City Hangout – Dining Hall, India International Center Annexe
The lesser-known IIC.
[Text and photo by Mayank Austen Soofi]
The rainy day’s subdued light deftly streams through the misty windows, filling up the interiors with a diffused illumination. While the framed artworks on the walls glisten with the reflection of diners.
The members-only Dining Hall at the India International Center’s (IIC) Annexe receives fewer guests than the members-only Dining Hall at the main IIC. A few years ago, an acclaimed author confided that “no one in the main IIC building knows anyone who frequents the Annexe: that’s a less important country”.
The main IIC, next to Lodhi Garden, dates back to the 1960s. The Annexe came up later, in the 1990s. Compared to the Dining Hall at the main complex, which can be as tradition-heavy as a historic city centre, the Dining Hall at the Annexe exudes the vibes of a cool modern suburb. No, this is no cheap attention-seeking attempt to throw stones at an icon. The prestige that the main complex’s Dining Hall commands is a consequence of many years of hard work. That place feeds those people who feed our daily news feeds: power fixers, bureaucrats, editors, Supreme Court lawyers, socialite-artistes and other well-networked VIPs. To be seen there, and to be pointedly distinguished by the longtime stewards, is a matter of esteem. The food is great, the service impeccable. The original Dining Hall remains classy.
But the Annexe’s Dining Hall is more relaxed. One is less alert about fellow diners—maybe because the place is rarely filled with celebrities. It also feels less clubby, the ambience more casual. You imagine that unlike at the one in the main complex, you will not be denied service if you dare to show up in a collarless shirt (you will be denied!).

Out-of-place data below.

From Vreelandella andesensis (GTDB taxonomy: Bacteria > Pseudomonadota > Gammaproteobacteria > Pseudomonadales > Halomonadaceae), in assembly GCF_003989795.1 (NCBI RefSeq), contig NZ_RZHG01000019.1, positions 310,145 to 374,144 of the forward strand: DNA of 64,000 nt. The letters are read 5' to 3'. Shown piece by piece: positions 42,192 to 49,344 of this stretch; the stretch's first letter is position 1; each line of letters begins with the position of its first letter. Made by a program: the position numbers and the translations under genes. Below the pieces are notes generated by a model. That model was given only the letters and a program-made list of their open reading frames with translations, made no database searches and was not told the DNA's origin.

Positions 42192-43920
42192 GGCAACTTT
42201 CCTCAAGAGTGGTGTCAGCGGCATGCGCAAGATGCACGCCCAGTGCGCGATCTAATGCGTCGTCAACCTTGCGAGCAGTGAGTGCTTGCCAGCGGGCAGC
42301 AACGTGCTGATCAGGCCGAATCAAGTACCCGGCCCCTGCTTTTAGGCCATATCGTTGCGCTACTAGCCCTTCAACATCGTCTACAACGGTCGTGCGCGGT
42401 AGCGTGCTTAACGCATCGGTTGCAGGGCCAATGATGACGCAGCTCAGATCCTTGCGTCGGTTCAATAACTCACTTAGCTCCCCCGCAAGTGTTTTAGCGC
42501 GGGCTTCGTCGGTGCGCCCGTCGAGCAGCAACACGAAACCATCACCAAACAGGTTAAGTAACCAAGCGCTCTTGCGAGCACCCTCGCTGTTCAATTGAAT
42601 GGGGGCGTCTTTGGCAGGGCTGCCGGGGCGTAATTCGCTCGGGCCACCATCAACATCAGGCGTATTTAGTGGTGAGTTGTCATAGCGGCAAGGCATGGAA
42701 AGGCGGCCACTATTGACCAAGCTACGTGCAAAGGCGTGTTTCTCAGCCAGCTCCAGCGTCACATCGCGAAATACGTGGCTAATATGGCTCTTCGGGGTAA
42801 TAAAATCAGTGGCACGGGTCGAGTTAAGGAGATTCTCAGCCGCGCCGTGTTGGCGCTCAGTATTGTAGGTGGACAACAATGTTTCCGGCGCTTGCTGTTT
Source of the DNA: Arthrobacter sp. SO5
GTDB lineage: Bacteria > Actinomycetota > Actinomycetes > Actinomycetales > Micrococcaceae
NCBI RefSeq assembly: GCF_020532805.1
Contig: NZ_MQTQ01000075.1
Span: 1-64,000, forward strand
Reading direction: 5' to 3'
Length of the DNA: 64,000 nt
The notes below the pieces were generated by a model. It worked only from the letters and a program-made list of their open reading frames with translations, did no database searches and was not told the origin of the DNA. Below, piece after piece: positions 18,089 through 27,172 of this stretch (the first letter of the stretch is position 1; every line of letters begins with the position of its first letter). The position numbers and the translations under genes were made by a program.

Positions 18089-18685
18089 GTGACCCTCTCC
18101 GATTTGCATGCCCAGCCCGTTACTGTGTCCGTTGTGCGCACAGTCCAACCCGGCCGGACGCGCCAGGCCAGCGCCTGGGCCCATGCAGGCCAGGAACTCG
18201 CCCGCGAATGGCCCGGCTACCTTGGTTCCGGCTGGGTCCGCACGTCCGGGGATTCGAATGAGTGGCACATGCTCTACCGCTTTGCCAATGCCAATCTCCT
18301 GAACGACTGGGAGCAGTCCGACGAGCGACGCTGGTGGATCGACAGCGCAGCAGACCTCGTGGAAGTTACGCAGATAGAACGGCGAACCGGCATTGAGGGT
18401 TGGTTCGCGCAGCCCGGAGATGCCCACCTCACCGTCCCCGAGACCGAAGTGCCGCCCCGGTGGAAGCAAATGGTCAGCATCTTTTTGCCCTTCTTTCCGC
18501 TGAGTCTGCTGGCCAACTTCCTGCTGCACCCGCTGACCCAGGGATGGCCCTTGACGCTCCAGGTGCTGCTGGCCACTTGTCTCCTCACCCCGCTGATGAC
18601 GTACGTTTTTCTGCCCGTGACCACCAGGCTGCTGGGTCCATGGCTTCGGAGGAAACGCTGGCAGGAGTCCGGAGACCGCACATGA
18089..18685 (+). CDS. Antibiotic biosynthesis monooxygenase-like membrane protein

This late afternoon, the lunch rush is ending. The clinking of spoons and forks is as soft as a Kenny G instrumental. The blue-shirted stewards are discreetly going about under the glare of meditative lamps. Not many are aware that the Annexe’s dal makhani enjoys a longer cooking duration than the dal makhani at the main complex, but that cannot be a scoring point. The main’s Dining Hall feeds 700 people daily; plus, its madly busy chefs also have to take care of the catering w elsewhere in the IIC. The Annexe’s chefs have it easier with 300 covers everyday, giving them more room to play with select recipes.
Whatever, despite the two dining halls having separate sous chefs, most dishes have the same taste (and the IIC’s universally loved fig and honey ice-cream is sourced from the same freezer). Even so, the Annexe has a few delicacies exclusive to it— prawn coriander with butter sauce, roast chicken with applesauce, and the popular moong dhuli dal.
By now, most guests have left, making it possible for stewards Bhupal and Amit to pose for a portrait. See last photo.